Parents of imprisoned Navy lieutenant in Japan continue to appeal to White House for help

Derek Alkonis holds a photo of his son, U.S. Navy Lt. Ridge Alkonis, and his son’s wife, Brittany Alkonis, in Dana Point, Calif., Monday, Sept. 12, 2022. Lt. Alkonis is serving a 3 years in prison sentence in Japan after being in a traffic accident that killed two people. His family say he suffered from altitude sickness and lost consciousness before the accident. (Mindy Schauer, Orange County Registry/SCNG/TNS)

(Tribune News Service) – Family members of a US naval officer currently being held in a Japanese prison after a car accident are doing everything they can in hopes of involving President Joe Biden in the lobbying for the release of Lieutenant Ridge Alkonis.

On Wednesday, Sept. 14, in Dana Point, Calif., resident Suzi Alkonis stood outside the U.S. Capitol with Rep. Mike Levin (D-San Juan Capistrano) and his son’s wife, Brittany, and the couple’s children. For six weeks, women and children posted themselves outside the gates of the White House. On Friday, Derek Alkonis will do the same at the Japanese consulate in Los Angeles to demand the release of his son.

Alkonis has been in a Japanese detention center since July 25 after a Tokyo High Court judge rejected his appeal to suspend a three-year prison sentence he received for negligent driving following a a car accident that resulted in the death of an 85-year-old man. Japanese woman and her 54-year-old son-in-law. The elderly woman’s daughter was also injured.

Alkonis says he passed out while driving due to acute altitude sickness after a family trip to visit Mount Fuji, but Japanese prosecutors say the May 29, 2021 crash was caused by Alkonis falling asleep at the wheel.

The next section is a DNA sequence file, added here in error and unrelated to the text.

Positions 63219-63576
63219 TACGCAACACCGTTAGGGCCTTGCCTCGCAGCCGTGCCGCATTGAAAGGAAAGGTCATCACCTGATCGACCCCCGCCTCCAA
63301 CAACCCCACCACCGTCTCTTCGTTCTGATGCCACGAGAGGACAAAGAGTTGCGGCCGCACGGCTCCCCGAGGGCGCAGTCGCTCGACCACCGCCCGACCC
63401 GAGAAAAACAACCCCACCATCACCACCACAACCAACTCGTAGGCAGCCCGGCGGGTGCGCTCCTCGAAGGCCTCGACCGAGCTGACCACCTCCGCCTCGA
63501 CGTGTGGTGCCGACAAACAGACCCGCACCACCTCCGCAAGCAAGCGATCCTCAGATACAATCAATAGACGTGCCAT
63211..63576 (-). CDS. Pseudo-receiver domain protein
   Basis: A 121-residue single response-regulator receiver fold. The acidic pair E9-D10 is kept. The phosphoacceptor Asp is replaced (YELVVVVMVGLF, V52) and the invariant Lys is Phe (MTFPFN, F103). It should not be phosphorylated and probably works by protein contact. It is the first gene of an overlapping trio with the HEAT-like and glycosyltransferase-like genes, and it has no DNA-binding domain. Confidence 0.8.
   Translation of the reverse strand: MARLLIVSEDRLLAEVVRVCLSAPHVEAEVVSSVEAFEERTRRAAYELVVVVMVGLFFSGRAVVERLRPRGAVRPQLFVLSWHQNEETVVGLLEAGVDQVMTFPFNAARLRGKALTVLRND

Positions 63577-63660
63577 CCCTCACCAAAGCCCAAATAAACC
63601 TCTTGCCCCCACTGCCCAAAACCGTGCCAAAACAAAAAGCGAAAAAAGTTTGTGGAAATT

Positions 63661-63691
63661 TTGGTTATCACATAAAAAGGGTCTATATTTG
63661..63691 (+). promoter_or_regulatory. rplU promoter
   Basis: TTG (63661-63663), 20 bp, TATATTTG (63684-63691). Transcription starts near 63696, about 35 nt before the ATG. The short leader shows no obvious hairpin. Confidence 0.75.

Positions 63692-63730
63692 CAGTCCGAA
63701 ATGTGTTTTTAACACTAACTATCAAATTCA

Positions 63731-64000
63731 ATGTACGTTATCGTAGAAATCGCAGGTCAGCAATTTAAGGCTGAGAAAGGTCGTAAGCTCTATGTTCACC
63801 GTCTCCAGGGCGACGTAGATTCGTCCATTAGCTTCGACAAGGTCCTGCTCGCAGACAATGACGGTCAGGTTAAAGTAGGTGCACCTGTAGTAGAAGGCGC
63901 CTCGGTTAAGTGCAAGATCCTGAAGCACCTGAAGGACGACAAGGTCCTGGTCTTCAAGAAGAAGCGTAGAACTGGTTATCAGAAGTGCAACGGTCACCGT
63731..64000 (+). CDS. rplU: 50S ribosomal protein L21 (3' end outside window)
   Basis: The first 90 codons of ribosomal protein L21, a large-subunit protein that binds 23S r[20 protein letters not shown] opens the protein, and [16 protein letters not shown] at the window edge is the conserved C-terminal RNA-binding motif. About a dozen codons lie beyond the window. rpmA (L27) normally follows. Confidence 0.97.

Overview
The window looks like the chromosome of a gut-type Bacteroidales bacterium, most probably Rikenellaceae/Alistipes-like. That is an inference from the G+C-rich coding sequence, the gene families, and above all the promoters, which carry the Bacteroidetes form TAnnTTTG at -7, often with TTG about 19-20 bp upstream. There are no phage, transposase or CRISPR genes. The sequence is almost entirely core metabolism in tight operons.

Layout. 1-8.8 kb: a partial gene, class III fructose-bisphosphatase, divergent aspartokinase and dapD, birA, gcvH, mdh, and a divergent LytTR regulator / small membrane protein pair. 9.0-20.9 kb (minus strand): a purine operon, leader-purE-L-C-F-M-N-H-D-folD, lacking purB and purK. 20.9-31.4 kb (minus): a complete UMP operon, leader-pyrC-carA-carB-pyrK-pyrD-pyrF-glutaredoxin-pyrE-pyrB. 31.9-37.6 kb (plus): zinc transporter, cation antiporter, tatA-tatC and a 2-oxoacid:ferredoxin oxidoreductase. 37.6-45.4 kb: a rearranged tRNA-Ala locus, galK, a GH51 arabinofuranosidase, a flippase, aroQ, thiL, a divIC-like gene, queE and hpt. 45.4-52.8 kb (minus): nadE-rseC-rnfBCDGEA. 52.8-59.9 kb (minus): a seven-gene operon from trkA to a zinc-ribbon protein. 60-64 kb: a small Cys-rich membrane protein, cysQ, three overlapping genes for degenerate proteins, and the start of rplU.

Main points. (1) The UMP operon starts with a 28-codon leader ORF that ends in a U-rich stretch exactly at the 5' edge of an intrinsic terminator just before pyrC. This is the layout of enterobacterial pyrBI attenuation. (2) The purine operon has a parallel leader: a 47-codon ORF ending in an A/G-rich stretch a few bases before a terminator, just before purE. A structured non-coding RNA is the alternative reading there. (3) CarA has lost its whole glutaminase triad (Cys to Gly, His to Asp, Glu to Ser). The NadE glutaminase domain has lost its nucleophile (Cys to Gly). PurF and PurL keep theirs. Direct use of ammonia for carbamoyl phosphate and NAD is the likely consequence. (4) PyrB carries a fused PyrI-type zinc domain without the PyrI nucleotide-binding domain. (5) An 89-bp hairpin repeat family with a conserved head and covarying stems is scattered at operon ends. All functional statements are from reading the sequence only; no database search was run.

Alkonis, 34, was sentenced in October; the judge said he had not traveled high enough in the mountain to be affected by altitude sickness, according to Japanese reports. The family believed he would receive a suspended sentence, and all of them, including his children, Lilliana, 8; Kalani, 7 years old; Ridge Jr., 4, had packed his bags to leave Japan.

After being released on bail pending his appeal, Alkonis, on the advice of his Japanese lawyer, apologized and provided the victims’ family with $1.65 million in out-of-court restitution, his family said. . Half of the money was raised through insurance and the other half through the help of friends and supporters. Families typically accept letters and gifts and offer forgiveness, the Alkonis family was told, but the victims’ family did not.

In July, Alkonis’ appeal was dismissed and he began his prison sentence.

The family had been informed that the investigation into the accident was not considered a criminal act, Suzi Alkonis said. “He was involved in the Japanese justice system, but did not commit a criminal act. They thought he would go through the system and get a suspended sentence. This is how it generally works.